UC Davis research finds inconsistent use of common cancer screening tool
September 17, 2010
(SACRAMENTO, Calif.) — Inconsistent use of a simple, reliable test to screen for early colorectal cancer may be compromising the tool's effectiveness in reducing death rates from the disease, UC Davis researchers have found.
The study by Joshua Fenton, assistant professor of family and community medicine at UC Davis, and colleagues at UC Davis and at the University of Washington, found that many patients who initiate fecal occult blood testing, or stool blood testing, do not complete subsequent screenings as recommended by screening guidelines.
The study, "Longitudinal Adherence with Fecal Occult Blood Test Screening in Community Practice," was published online this week in the September/October issue of Annals of Family Medicine.
Stool testing to detect microscopic amounts of blood has been endorsed worldwide for adults 50 and older. Trials have found that when performed annually or every other year, the test reduces colorectal cancer incidence and mortality by 33 percent. In the United States, colonoscopy is used more widely to screen for the disease, but stool blood testing, at less than $25 per test, is considered the more cost-effective method. Stool blood testing is the key screening strategy for many health plans and for underserved and rural populations.
Fenton and colleagues examined records of 11,000 patients enrolled in Group Health, a health plan based in Seattle, who had a stool blood test within a two-year period. Follow-up on those patients found that nearly 50 percent did not repeat the test within the next two years, as recommended. Another 8 percent had a different type of screening, such as sigmoidoscopy or colonoscopy.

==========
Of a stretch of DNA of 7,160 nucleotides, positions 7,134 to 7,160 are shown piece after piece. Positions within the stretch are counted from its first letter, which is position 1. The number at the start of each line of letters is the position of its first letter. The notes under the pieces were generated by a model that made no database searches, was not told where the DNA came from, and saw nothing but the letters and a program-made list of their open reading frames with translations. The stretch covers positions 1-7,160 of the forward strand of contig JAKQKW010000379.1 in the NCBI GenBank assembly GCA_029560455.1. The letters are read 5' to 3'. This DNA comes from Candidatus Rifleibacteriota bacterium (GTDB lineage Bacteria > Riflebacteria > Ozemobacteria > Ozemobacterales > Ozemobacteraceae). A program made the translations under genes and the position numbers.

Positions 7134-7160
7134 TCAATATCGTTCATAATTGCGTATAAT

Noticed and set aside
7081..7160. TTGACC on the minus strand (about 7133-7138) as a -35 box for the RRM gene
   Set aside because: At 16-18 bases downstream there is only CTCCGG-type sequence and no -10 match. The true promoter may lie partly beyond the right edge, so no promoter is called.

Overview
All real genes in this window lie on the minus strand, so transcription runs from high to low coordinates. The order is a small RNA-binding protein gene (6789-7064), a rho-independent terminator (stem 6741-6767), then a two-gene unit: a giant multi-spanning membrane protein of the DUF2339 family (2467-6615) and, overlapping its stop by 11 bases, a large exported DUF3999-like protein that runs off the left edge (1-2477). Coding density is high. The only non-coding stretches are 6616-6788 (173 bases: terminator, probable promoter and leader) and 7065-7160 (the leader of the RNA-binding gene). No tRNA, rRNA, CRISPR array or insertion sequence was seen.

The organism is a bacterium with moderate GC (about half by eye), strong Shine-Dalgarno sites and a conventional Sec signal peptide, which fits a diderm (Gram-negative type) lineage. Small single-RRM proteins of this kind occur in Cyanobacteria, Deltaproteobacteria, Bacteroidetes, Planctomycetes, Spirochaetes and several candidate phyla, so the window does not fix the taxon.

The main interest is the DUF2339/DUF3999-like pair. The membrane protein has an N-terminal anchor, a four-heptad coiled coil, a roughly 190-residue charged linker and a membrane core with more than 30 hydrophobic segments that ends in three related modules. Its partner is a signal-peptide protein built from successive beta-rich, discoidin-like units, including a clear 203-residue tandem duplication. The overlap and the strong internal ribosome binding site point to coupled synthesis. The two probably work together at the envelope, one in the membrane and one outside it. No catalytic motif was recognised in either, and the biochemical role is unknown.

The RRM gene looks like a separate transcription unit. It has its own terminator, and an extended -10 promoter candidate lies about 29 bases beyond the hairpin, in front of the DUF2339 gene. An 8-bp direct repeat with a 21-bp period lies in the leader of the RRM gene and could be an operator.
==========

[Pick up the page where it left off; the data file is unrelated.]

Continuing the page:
"Many patient and providers may not realize that this test needs to be repeated regularly to yield benefits, just like mammograms or Pap smears for women ," Fenton said, adding that he hopes the study spurs investment in interventions aimed at fostering high adherence to regular stool blood testing screening schedules.
The Center for Health Policy Research (formerly called the Center for Health Services Research in Primary Care) conducts research on health-care access, delivery, costs, outcomes and related health policy to improve the organization, quality and effectiveness of the practice of medicine, especially primary care. The Center is a resource for the university and health system on comparative effectiveness research. Center faculty conduct original research, offer consulting services to agencies in both public and private sectors, and provide research training to fellows, graduate students and junior faculty. Established as an interdisciplinary unit, the center includes more than 80 health-care researchers who represent disciplines ranging from business management and psychiatry to preventative medicine, epidemiology and statistics. For more information, visit www.ucdmc.ucdavis.edu/chpr.